IT SEEMS to me that neither science nor religion is good or bad in themselves. It is people who make good use or bad use of them. Thus, the goodness or badness of science and religion depends upon the goodness or badness of humans who use them to solve or create life’s problems.
The Bible advocates peaceful coexistence as it exhorts believers in these words, “You shall not hate your brother in your heart, but you shall reason frankly with your neighbour…You shall not take vengeance or bear a grudge against the sons of your own people, but you shall love your neighbour as yourself” (Leviticus 19:17-18). The Lord Jesus emphasized that loving God and our neighbours is the greatest commandment.
Prophet T.B. Joshua teaches that a person’s neighbours include those who do not share the same faith with him or her. This means differences in faiths should not serve as catalyst for religious conflict or oppression. Ghana’s Vice President, Dr. Mahamudu Bawumia, a Muslim recently expressed delight over peaceful Christian-Muslim relations in Ghana, describing it as enviable religious tolerance.
The Vice President was speaking at the commissioning of the National Mosque in Accra recently. The 5000-capacity Mosque complex described by Mrs. Gina Blay, Ghana’s Ambassador to Germany as hybrid in her Twitter post, was funded by the Turkish Government. Surprisingly, however, the imposing Muslim edifice was commissioned by a Christian.
President Akufo-Addo commissioned it with a host of Christian leaders and the diplomatic community; they were not only there to grace the occasion but also to support and deepen interfaith relations in Ghana. According to a media report, “Dr. Bawumia observed that the sight of a Christian President commissioning a national mosque, with Christian leaders in attendance, showed the special nature of the country Ghana.
“We thank the Almighty Allah for this country, Ghana. It is a very special country. It is a country where a sitting Christian President will come to commission a national mosque. That is a very special country that we have,” a media report quoted Dr. Bawumia as saying. He continued, “…Here we are, Muslims and Christians; with the Christian clergy – they are here in their numbers. This is Ghana, the country of peace and the country of religious tolerance.”
Interestingly, the Christian community in Ghana is also building its multi-purpose National Cathedral in Accra. And Vice President Bawumia is looking “forward to the day when Muslims in the country will also join their Christian brothers to commission the National Cathedral.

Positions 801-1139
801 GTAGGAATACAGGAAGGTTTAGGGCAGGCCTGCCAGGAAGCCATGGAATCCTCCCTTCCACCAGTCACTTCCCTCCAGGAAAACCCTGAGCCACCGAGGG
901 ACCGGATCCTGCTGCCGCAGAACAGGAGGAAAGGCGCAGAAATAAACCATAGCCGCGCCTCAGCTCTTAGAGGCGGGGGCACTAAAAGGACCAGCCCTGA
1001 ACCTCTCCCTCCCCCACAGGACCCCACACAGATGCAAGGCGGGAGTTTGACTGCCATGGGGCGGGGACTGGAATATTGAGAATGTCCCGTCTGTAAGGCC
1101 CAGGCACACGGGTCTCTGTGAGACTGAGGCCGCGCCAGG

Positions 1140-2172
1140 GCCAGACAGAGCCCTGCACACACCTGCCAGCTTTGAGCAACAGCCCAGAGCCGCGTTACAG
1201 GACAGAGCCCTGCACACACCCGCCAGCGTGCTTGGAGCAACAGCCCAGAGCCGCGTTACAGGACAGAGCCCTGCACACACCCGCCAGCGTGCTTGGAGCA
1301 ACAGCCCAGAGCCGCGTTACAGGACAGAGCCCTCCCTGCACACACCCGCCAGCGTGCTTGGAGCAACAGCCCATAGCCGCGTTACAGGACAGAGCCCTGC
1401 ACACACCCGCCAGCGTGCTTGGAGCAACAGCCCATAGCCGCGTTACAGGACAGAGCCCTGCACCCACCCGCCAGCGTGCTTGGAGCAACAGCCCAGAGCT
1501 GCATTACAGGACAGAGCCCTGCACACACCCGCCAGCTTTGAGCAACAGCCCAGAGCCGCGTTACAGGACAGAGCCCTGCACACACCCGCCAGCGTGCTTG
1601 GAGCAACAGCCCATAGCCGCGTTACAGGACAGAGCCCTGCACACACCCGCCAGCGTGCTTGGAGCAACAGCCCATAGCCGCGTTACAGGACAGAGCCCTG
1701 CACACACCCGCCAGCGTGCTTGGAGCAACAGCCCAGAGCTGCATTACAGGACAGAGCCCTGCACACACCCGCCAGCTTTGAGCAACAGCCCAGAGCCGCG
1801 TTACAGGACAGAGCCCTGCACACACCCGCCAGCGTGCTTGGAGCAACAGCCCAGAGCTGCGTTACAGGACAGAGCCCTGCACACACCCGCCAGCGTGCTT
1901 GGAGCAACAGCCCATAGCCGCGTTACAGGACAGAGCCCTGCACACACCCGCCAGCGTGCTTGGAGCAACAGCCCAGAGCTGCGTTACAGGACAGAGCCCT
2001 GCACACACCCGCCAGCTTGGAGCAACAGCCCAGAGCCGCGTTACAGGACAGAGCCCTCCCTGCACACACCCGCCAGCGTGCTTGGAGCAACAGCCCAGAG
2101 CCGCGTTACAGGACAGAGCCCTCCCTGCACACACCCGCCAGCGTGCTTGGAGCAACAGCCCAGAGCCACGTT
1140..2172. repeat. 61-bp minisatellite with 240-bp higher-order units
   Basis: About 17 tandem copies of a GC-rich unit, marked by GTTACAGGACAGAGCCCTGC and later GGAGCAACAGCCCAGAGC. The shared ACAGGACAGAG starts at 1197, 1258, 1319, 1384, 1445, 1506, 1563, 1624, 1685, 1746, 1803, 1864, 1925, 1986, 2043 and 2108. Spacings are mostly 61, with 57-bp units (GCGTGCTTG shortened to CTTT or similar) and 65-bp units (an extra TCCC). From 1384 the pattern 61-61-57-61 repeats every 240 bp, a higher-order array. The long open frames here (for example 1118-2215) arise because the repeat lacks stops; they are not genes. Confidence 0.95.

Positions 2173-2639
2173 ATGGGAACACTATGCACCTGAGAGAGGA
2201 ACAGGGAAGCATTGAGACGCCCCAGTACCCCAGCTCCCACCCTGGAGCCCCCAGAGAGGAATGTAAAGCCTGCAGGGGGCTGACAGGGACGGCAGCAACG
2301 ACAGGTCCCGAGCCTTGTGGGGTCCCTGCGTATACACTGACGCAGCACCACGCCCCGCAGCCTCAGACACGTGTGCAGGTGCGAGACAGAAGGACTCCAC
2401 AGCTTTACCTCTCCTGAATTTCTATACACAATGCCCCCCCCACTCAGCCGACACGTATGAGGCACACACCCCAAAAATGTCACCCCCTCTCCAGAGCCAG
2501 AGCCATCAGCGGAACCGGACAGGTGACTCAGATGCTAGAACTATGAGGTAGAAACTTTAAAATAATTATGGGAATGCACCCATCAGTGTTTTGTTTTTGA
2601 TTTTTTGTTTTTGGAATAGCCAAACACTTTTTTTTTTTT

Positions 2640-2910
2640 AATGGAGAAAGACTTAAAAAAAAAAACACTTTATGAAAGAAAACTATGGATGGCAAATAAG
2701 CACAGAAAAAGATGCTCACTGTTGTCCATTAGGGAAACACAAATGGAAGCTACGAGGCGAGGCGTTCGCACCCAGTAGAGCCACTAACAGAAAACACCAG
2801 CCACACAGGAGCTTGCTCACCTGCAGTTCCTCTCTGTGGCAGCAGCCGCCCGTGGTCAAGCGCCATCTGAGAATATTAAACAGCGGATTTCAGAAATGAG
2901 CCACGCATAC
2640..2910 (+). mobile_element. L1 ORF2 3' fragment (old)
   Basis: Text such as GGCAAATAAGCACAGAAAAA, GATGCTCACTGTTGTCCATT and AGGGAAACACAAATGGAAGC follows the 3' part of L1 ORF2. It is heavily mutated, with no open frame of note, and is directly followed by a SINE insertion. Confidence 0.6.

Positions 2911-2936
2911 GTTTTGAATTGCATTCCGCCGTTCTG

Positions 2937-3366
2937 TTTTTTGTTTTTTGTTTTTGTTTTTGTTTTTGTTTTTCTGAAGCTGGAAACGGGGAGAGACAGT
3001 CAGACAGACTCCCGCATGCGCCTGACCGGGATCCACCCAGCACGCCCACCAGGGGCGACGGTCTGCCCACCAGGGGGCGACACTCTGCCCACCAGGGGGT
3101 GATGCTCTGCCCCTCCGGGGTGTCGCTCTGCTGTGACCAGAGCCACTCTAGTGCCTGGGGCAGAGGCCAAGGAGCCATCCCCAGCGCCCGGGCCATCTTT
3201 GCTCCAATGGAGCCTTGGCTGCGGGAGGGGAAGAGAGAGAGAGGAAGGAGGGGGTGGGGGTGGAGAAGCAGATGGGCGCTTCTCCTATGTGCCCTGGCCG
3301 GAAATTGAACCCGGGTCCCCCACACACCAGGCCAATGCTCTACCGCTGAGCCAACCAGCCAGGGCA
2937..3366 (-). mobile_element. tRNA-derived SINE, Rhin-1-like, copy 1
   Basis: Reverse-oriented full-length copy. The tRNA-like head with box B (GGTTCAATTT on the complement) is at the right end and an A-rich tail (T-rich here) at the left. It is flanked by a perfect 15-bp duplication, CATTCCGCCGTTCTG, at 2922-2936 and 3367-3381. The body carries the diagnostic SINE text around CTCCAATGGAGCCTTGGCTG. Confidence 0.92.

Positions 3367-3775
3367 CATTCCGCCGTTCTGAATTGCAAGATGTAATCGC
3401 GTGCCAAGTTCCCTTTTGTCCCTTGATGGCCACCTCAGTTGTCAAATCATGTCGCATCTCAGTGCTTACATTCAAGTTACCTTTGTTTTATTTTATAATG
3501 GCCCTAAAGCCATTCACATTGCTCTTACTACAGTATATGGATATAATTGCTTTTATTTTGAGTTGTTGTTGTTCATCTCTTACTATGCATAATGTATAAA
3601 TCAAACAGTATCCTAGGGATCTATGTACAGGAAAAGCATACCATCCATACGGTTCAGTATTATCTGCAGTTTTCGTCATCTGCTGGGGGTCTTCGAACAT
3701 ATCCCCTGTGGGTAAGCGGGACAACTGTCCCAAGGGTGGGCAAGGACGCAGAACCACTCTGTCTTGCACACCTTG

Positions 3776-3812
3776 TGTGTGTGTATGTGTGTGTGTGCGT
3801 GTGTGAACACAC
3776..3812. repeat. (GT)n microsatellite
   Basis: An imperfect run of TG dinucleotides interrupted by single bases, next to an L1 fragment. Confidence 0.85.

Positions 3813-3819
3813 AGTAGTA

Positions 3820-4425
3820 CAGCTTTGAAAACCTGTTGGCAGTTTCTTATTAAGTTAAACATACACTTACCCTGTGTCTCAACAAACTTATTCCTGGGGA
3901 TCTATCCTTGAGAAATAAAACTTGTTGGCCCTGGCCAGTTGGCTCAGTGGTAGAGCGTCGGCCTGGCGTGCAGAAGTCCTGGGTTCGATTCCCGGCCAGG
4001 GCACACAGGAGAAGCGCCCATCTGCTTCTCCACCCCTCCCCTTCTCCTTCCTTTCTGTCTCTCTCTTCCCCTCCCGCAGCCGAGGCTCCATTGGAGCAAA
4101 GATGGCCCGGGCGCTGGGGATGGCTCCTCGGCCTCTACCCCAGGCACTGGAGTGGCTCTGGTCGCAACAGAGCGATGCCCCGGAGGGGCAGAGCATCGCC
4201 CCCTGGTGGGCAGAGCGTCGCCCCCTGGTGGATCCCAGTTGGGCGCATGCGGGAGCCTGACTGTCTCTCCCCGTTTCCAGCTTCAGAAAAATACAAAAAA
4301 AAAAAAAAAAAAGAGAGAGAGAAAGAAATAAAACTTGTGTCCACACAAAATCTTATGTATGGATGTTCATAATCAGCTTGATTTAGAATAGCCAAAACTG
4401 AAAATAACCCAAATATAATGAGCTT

Christianity and Islam are two different faiths even though both are often described as Abrahamic.
A conversation between two prominent Nigerian opinion leaders regarding peaceful Christian-Muslim coexistence is a necessary reminder to all Ghanaians. Dr. Nnamdi Azikiwe, a Christian and political figure from Nigeria’s predominantly ethnic Igbo Eastern region once reportedly had an historic communication with Sir Ahmadu Ballo, the Sarduna of Sokoto, Premier of Northern Nigeria.
Their dialogue undoubtedly centered on Christian-Muslim relations in Nigeria. Azikiwe purportedly said to Ahmadu Ballo, “Let us forget our differences.” But Ahmadu Ballo responded, “No, let us understand our differences. I am a Muslim and a Northerner. You are a Christian, an Easterner. By understanding our differences, we can build unity in our country.”
Making a comment on the two leaders’ discussion, in an article, Majeed Dahiru writes, “Ahmadu Ballo and Azikiwe could not reach an agreement on whether to forget or understand our differences, they failed to appreciate the similar plurality of our colonial masters that deliberately coalesced in a British identity”
Misunderstanding theological and ideological differences between Christianity and Islam can be a potential source of conflict between them. Also, factors such as enmity and rivalry, competition, suspicion, superiority and mistrust can potentially trigger violence between the two faiths in Ghana and elsewhere.
Even a misunderstanding leading to erroneous remarks about one religion’s faith can be a recipe for inter-religious conflict. For example, in 2016, a Christian leader, Bishop Nicholas Duncan Williams came under barrage of verbal attacks from the Muslim community when he made uncomplimentary remarks against Muslims.
Clearly, though Muslims and Christians cohabit and relate peacefully in Ghana, cases of conflicts, confrontations and mockery do arise between them. But one thing is certain that the Christian and Islamic faiths have come to stay in Ghana and Africa in general. This does not, in any way, suggest that factors or negative practices including polemical preaching, religious discrimination and favouritism which trigger conflict between them should be fostered and encouraged.
Clearly, the solution toward ensuring peace and peaceful co-existence between Christians and Muslims in Ghana does not lie in the statement, “Let us forget our differences” as suggested by Nnamdi Azikiwe because differences cannot be easily forgotten. Rather, the solution essentially lies in the statement made by Ahmadu Ballo, “Let us understand our differences”.
To be continued…
By James Quansah